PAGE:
Integrated education


Dr. Moore is a senior scholar and senior program area director for youth development at Child Trends since 1982. Dr. Moore was the founding chair of the Effective Programs and Research Task Force for the National Campaign to Prevent Teen and Unplanned Pregnancy.  She currently serves on the Evaluation Advisory Committee for the Edna McConnell Clark Foundation, and the evaluation and research committee for Big Brothers Big Sisters. She is currently working on multiple  evaluation  projects, including evaluations of Abriendo Puertas, Pregnancy Prevention Approaches, Personal Responsibility Education Program, and Trauma Systems Therapy for KVC. Dr. Moore earned her Ph.D. in social psychology from the University of Michigan.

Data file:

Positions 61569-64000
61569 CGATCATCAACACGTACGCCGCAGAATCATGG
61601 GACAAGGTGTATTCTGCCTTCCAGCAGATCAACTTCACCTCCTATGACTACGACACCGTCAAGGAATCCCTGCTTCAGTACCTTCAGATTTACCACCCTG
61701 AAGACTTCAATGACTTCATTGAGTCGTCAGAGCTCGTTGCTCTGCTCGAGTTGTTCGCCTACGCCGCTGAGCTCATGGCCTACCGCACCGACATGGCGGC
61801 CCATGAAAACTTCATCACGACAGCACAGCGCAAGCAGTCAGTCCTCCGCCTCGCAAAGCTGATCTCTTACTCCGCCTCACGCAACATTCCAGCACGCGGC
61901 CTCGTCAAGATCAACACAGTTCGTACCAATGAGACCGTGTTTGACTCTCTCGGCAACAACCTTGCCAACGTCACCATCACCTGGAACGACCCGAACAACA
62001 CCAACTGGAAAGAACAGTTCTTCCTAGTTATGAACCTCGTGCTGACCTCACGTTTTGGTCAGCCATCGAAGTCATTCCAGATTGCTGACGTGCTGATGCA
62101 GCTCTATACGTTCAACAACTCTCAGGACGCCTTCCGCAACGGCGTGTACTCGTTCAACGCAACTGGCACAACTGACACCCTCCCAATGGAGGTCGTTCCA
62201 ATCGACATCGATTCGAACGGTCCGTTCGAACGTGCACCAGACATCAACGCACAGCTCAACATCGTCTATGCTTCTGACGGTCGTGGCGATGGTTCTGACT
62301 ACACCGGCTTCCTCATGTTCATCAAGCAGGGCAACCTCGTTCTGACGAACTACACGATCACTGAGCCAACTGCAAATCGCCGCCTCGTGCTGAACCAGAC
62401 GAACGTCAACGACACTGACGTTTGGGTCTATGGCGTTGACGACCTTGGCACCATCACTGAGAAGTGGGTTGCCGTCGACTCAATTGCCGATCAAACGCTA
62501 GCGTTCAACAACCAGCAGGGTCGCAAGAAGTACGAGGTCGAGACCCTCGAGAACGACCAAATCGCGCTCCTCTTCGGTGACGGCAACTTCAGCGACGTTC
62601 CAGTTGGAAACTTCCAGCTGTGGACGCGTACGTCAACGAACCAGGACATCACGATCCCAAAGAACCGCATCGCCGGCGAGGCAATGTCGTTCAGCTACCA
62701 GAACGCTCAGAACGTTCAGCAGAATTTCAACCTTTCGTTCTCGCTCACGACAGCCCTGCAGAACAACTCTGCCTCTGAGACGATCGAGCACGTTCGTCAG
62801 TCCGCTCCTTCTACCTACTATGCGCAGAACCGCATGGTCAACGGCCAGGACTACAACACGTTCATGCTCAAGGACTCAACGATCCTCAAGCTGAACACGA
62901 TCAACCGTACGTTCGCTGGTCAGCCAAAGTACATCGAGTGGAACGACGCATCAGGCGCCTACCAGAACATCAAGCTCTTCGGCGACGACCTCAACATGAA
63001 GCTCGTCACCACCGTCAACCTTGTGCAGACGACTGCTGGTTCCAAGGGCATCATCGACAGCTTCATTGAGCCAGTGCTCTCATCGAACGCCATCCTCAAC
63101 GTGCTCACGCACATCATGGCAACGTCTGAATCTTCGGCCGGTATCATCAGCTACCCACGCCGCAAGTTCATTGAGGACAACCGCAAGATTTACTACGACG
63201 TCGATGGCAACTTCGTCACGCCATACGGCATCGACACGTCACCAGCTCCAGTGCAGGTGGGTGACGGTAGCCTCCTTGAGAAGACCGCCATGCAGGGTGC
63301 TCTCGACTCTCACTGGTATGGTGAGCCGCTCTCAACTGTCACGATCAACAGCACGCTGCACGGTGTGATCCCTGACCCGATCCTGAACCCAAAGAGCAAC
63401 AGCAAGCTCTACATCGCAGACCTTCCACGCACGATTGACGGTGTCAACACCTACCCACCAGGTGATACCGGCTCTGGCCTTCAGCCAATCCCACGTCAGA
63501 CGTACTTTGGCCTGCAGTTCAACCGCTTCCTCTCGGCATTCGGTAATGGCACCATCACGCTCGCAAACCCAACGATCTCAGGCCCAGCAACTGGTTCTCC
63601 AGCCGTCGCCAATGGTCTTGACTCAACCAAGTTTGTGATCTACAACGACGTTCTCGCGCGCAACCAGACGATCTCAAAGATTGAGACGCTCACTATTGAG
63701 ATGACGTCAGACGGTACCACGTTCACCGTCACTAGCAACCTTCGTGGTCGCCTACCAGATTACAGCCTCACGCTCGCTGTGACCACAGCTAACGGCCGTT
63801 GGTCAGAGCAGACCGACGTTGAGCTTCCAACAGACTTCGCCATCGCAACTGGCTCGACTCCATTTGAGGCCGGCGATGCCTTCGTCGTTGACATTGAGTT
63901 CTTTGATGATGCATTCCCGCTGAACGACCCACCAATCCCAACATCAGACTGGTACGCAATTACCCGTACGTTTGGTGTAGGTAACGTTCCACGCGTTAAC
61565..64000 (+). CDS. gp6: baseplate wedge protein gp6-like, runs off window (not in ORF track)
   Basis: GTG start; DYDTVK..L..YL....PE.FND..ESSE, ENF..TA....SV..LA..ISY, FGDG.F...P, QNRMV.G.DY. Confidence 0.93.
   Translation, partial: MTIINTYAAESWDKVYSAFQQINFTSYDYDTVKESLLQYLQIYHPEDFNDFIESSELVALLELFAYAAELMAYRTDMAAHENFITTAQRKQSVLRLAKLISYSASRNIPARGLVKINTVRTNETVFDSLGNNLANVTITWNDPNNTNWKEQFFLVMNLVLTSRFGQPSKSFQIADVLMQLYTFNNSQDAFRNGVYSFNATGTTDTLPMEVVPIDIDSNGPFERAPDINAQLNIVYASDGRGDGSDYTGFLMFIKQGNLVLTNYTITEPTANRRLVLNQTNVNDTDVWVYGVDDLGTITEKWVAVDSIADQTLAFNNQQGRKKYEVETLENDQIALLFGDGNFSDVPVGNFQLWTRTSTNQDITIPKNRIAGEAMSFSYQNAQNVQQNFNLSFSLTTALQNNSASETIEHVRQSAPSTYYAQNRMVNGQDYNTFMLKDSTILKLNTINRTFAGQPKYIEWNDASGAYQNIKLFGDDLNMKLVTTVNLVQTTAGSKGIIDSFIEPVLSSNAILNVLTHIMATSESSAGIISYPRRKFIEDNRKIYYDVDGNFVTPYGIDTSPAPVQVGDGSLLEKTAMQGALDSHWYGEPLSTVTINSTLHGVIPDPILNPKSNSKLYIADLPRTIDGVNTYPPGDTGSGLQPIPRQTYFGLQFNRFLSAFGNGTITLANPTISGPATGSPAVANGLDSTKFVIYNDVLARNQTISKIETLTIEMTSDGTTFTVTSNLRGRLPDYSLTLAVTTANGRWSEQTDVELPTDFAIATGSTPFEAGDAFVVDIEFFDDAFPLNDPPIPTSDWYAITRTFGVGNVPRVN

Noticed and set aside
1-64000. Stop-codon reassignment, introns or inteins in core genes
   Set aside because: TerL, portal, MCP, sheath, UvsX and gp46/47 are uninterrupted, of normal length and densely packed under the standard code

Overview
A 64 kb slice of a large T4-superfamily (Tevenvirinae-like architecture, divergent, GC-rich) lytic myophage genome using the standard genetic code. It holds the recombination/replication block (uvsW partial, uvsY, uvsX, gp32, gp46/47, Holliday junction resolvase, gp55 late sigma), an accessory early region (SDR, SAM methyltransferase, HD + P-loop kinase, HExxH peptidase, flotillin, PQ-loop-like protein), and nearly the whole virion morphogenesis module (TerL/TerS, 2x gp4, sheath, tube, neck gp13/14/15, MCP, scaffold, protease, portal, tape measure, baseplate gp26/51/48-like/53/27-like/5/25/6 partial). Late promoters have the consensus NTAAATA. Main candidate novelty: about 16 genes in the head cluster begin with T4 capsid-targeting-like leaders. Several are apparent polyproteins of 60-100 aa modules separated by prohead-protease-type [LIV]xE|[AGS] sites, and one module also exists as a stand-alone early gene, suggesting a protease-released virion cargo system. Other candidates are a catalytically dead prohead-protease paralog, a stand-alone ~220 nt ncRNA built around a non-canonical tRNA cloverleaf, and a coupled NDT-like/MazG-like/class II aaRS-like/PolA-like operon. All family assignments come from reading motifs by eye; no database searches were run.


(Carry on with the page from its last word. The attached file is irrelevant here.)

Educational achievement is not only critical to later workforce success; but education contributes to adults’ physical, mental, and social health as well.  Unfortunately, educational success is not assured, especially for children from families and communities that are economically and socially distressed.  These students tend to have numerous unmet needs that interfere with their school success.

While tutoring and strong academic instruction are important to educational success, experience demonstrates that it’s not enough.  Fortunately, the importance of non-academic competencies and strengths for academic success is being recognized.  Students can’t succeed in school if they cannot see the board, and they can’t concentrate if they fear being bullied.  Also, students whose families are homeless and adolescents who are depressed aren’t going to be fully engaged in learning.

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